The American Academy of Orthopedic Surgeons (AAOS) has released a new evidence-based practice guideline for treating anterior cruciate ligament (ACL) tears.
ACL tears commonly occur in athletes competing in sports, including soccer, football, and basketball.
Recommendations in the new guideline are intended to augment clinical judgment of healthcare providers in making decisions. The guideline is endorsed by the National Academy of Sports Medicine, American Orthopaedic Society for Sports Medicine, and National Athletic Trainers Association.
For patients who are candidates for surgery, the new guideline contains a recommendation to perform reconstructive surgery within 5 months of an ACL injury to protect the knee joint.
"In an active patient, if you wait too long to surgically repair the ACL, there is a risk for additional injury to the knee," Kevin Shea, MD, chair of the AAOS Clinical Practice Guideline on the Management of ACL Injuries work group, said in a news release. "Therefore, surgery within five months of injury may have some advantages. Nonsurgical treatment also is appropriate for some patients, including those with less active lifestyles who do not place significant demands on the knee."
Among other recommendations, the guideline says practitioners:
should take a "relevant history and perform a musculoskeletal exam of the lower extremities,"
should confirm ACL diagnosis and identify associated joint and cartilage problems through magnetic resonance imaging,
"might perform surgical reconstruction because it reduces activity related disability and recurrent instability which may lead to additional injury,"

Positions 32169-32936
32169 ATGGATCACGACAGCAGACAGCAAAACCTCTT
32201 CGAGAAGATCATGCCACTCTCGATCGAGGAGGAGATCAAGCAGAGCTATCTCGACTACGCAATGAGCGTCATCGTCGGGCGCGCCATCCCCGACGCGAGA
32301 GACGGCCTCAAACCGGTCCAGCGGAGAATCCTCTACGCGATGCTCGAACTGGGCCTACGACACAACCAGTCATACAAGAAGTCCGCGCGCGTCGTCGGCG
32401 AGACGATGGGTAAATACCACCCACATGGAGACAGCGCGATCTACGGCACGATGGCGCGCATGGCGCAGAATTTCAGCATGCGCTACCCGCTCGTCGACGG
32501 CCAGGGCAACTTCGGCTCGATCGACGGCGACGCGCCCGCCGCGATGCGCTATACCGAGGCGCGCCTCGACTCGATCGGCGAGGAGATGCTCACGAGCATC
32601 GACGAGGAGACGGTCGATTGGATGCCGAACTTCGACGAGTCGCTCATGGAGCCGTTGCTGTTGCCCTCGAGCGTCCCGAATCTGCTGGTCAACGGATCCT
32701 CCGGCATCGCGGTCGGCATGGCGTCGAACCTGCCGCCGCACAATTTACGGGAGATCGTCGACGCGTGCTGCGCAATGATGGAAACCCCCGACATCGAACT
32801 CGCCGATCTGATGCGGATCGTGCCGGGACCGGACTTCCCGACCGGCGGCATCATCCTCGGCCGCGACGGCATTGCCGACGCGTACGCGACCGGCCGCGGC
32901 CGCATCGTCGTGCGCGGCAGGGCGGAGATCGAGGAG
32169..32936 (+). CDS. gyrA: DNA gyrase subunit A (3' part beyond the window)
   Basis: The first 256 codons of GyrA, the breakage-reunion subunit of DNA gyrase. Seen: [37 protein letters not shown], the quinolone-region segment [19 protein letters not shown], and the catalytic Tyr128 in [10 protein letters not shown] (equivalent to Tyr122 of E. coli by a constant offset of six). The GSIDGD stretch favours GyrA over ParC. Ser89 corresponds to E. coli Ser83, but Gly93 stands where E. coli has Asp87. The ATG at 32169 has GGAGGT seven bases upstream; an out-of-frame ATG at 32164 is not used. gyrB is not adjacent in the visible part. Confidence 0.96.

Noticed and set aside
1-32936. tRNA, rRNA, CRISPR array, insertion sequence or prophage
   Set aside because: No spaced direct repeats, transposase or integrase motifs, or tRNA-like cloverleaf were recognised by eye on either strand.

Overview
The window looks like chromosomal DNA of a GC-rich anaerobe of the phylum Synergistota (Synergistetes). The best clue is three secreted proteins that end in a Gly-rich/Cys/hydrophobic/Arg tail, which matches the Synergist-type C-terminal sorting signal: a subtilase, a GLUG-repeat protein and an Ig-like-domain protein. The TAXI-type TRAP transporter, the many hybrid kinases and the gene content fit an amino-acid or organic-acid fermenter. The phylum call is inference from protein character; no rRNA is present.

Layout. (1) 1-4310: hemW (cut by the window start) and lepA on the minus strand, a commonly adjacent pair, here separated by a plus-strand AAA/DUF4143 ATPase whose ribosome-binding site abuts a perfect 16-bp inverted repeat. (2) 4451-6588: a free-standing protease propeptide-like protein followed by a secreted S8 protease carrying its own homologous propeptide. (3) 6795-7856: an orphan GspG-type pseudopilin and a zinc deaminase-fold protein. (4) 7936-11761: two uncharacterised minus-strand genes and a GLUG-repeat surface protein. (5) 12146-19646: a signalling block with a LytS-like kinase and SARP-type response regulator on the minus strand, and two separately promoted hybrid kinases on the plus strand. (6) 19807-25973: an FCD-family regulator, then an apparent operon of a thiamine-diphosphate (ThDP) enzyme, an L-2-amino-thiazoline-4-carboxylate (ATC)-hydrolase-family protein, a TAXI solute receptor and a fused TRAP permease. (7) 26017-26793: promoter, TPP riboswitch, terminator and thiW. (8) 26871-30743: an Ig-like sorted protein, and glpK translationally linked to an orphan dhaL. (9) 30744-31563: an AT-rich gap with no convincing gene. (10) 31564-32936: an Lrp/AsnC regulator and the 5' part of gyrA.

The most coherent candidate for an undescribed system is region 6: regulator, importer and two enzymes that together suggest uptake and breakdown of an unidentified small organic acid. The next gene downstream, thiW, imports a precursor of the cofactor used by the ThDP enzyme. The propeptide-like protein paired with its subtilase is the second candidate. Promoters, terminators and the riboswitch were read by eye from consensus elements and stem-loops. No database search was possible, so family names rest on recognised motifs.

"might repair these meniscus tears when combined with ACL reconstruction because it improves patient outcomes,"
might perform nonoperative reconstruction treatment in patients with recurrent instability,
may get better-measured outcomes in patients undergoing intra-articular ACL reconstruction by using either single-bundle or double-bundle technique, and
should use either patellar tendon or hamstring tendons in patients undergoing intra-articular ACL reconstruction with autograft tissue.
The AAOS also issued new clinical practice guidelines both for diagnosing and treating https://www.medscape.com/viewarticle/831690 hip fractures in patients aged 65 years old and older and for developmental dysplasia of the hip in infants up to 6 months old.
"Management of Anterior Cruciate Ligament Injuries." American Academy of Orthopaedic Surgeons. Published online September 5, 2014. ACL guideline full text
"Management of Hip Fractures in the Elderly." American Academy of Orthopaedic Surgeons. Published online September 5, 2014. Hip fracture guideline full text
"Detection and Nonoperative Management of Pediatric Developmental Dysplasia of the Hip in Infants up to Six Months of Age." American Academy of Orthopaedic Surgeons. Published online September 5, 2014. Hip dysplasia guideline full text
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Cite this: New Guideline: Surgically Repair ACL Injury Within 5 Months - Medscape - Sep 23, 2014.